Volatile fluid overpressure in layered intrusions and the formation of potholes

Published

Journal Article

Potholes that develop in layered intrusions show morphologic similarities with sedimentary features known as pockmarks. By analogy with pockmark formation theory, it is suggested that the cumulate section below the pothole region develops significant overpressures as solidifying intercumulus liquid separates a volatilerich fluid phase. A fluid overpressure develops as fluid separates from the intercumulus liquid faster than the fluid can escape from the crystal pile. The increase in pore pressure expresses itself as a dome-shaped swelling on the chamber floor and in the uppermost part of the crystal pile, which eventually fractures and results in the violent escape of fluid. The combination of fluidization of the cumulates and incongruent melting, caused by the depression of liquidus temperature as a result of volatile elements added to less evolved liquid and crystal assemblages, leads to the formation of the pothole. Excess sulphide precipitation should accompany the fluid-liquid mixing event as S-bearing fluids dissolve in fluid-undersaturated liquids, producing the associated platiniferous sulphide-mineralized zones. © 1992, Taylor & Francis Group, LLC.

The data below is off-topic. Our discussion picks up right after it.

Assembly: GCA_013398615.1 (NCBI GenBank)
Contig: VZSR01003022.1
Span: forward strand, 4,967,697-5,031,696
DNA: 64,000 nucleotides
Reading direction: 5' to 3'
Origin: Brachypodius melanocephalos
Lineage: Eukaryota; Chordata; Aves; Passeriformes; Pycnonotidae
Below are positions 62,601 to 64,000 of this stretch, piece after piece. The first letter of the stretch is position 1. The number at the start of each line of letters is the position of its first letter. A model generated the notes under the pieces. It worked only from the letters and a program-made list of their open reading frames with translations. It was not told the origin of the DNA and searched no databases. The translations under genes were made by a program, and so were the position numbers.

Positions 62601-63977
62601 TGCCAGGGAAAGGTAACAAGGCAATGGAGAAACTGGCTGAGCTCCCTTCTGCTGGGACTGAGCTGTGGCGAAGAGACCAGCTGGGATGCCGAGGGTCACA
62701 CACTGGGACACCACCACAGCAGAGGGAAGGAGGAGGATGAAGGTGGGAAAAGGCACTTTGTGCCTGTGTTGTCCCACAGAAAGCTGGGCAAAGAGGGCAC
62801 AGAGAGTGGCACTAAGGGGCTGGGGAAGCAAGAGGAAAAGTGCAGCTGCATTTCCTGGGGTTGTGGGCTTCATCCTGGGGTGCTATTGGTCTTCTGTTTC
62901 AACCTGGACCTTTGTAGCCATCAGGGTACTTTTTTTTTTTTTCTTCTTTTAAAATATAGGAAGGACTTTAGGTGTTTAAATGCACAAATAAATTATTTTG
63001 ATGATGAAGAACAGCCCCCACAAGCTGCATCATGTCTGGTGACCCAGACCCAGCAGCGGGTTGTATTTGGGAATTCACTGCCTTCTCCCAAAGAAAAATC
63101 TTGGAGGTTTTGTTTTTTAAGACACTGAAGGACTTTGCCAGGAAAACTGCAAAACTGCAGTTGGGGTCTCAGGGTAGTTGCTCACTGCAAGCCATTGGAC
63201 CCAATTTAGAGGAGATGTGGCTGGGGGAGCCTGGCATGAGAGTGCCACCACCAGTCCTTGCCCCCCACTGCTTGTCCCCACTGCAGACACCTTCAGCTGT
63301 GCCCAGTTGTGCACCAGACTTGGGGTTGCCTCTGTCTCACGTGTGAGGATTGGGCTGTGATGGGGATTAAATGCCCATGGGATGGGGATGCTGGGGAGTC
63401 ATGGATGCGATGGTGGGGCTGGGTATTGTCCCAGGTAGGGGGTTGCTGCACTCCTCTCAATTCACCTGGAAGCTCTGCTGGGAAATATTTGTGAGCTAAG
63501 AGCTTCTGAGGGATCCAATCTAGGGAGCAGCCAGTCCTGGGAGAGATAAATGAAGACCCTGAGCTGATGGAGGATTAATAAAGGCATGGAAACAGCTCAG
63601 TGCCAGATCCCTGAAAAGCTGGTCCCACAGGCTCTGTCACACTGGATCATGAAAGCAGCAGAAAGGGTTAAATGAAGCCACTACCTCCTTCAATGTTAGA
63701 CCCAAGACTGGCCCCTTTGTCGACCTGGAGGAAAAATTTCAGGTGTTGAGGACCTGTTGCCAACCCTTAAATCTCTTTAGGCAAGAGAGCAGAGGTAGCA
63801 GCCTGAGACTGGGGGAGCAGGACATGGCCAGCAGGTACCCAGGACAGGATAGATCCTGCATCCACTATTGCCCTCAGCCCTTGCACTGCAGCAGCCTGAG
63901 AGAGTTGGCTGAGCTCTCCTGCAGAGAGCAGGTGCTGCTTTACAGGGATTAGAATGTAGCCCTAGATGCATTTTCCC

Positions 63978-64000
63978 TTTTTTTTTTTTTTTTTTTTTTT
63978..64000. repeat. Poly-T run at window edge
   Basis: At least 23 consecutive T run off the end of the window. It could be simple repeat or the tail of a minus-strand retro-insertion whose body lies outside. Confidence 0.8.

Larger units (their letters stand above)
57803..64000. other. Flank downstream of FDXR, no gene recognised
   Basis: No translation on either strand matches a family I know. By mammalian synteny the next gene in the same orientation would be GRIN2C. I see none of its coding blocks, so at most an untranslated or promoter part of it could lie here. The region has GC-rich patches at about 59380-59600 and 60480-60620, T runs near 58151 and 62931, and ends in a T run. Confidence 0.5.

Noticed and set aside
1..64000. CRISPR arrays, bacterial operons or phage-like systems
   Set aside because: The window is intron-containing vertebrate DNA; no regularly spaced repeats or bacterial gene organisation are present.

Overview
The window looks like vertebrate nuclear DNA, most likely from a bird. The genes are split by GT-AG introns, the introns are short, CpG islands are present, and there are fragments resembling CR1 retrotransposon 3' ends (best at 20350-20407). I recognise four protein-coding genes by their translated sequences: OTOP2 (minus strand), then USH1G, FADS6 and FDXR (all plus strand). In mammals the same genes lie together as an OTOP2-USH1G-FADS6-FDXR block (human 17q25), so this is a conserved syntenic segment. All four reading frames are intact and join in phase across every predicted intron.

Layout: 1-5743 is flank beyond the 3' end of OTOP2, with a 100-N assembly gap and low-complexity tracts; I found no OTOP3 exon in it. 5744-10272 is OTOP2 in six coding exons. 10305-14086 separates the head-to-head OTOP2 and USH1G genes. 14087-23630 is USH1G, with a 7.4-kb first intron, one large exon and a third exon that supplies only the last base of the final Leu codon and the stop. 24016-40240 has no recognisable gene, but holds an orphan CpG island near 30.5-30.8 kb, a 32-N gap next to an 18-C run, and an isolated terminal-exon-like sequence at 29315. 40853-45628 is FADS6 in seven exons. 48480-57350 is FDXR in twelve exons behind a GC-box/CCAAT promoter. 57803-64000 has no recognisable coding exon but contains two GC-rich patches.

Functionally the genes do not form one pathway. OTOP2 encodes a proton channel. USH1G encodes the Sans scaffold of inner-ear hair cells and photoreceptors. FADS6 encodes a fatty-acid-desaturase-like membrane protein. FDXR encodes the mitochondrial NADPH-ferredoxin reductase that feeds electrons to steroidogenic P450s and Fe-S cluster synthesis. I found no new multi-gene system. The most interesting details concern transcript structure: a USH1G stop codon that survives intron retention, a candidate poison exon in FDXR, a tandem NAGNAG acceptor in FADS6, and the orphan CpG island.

Full Text

Duke Authors

Cited Authors

  • Boudreau, AE

Published Date

  • January 1, 1992

Published In

Volume / Issue

  • 39 / 3

Start / End Page

  • 277 - 287

Electronic International Standard Serial Number (EISSN)

  • 1440-0952

International Standard Serial Number (ISSN)

  • 0812-0099

Digital Object Identifier (DOI)

  • 10.1080/08120099208728023

Citation Source

  • Scopus